Junior Johnson was unable to sign Dale Earnhardt as his driver for 1987 due to sponsor objection. So he turned to Terry Labonte, the 1984 Winston Cup champion.
Labonte was a quiet sort – certainly a different type than Darrell Waltrip, who had left Junior after six successful seasons.
But Johnson had no problem with that. He knew Labonte wouldn’t make waves and he hoped that the Texan would go on winning races in his cold, methodical way.
The ’87 season was a new start for Junior Johnson & Associates. Not only did it have a new driver, it also had been re-shaped to become a single-car organization after competing with two for three years.
Things began reasonably well.
But another driver came out of the gate so powerfully he quickly established himself as the man to beat for the championship.
He was the one Johnson had wanted.
Junior’s contributions to www.motorsportsunplugged.com will appear every other Friday throughout the season.
The fact that I wasn’t able to hire Dale as my driver for 1987 was disappointing, that’s for sure.
But I don’t want anyone to think I wasn’t pleased that Terry came on board at Junior Johnson & Associates.
He was a winning driver. He’d been winning races almost from the first time he showed up in NASCAR back in 1979.
He was the 1984 Winston Cup champion driving for Billy Hagan. Now, I am not taking anything away from Hagan – not at all. But I knew my team had more resources than his.
That was obvious after Terry left him. Hagan was having financial problems.
So I thought that with better equipment Terry would be able to make more use of his talent – and that could mean really good things for my team.
But I also felt Dale was going to have a really good year, perhaps even a better one than his 1986 championship season.
He and Richard Childress were beginning to really click; to hit their stride. I thought that in ’86 when Dale beat Darrell for the title and I reasoned that Dale’s success that year was only going to increase his momentum.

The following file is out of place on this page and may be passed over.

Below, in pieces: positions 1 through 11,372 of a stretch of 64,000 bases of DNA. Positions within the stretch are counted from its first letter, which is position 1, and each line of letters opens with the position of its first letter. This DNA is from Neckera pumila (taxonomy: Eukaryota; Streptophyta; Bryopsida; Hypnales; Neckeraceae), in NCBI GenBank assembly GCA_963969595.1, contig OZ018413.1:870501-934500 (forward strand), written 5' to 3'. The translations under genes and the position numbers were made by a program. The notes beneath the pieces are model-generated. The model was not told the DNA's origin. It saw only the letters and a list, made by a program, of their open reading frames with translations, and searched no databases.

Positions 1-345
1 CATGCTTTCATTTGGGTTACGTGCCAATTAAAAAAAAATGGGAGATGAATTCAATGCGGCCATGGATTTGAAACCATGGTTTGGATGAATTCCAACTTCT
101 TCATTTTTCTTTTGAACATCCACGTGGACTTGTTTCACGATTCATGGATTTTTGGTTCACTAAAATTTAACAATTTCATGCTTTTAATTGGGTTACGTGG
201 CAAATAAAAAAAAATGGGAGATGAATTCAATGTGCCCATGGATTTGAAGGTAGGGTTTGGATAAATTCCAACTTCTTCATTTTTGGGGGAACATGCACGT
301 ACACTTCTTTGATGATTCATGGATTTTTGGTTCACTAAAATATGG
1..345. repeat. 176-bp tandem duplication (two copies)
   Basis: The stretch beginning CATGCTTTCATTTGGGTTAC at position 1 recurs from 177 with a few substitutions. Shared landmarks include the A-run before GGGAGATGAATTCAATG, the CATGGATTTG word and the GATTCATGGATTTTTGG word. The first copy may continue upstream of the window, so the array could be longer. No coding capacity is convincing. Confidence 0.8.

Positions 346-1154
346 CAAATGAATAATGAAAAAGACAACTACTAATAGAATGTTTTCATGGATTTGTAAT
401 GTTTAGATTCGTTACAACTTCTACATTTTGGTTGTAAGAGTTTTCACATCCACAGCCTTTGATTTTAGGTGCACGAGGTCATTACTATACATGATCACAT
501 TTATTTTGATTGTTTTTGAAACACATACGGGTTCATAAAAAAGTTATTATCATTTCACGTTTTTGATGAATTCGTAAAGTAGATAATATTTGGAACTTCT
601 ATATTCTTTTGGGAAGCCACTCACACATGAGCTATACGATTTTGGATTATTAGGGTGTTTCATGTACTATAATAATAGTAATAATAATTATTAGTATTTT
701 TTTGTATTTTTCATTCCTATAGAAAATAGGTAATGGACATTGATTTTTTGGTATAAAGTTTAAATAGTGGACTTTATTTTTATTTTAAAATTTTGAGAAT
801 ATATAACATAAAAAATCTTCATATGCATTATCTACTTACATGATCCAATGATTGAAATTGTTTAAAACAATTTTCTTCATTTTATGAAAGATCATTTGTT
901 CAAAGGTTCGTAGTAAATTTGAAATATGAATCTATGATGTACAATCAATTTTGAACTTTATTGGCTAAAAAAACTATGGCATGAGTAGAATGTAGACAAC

I certainly wasn’t the only one who believed that. Dale was getting a lot of media attention. And his popularity with the fans – well, maybe it’s better to say his notoriety – was increasing. Terry wasn’t nearly as flamboyant as Dale, not to mention Darrell. He was always known as a driver who quietly got the job done – and that was fine with me.
But things did not start very well. During the first four races of the year, the best we could finish was fourth at Atlanta.
Before that, we had problems at Daytona and finished three laps down to Bill Elliott. We were eighth at Rockingham and fifth at Richmond.
At that point I wasn’t overly concerned. I expected Junior Johnson & Associates to undergo a period of adjustment.
We had made major changes after the 1986 season, which should be obvious since we downsized to a single car after the departures of Darrell and Neil.
We had to make some personnel adjustments and while I think the core of people on the job was as talented as any I ever had, we still had some situations where guys had new jobs to which they had to adapt.
And, of course, we had a new driver and many times that requires some adaptations, particularly between driver and crew chief.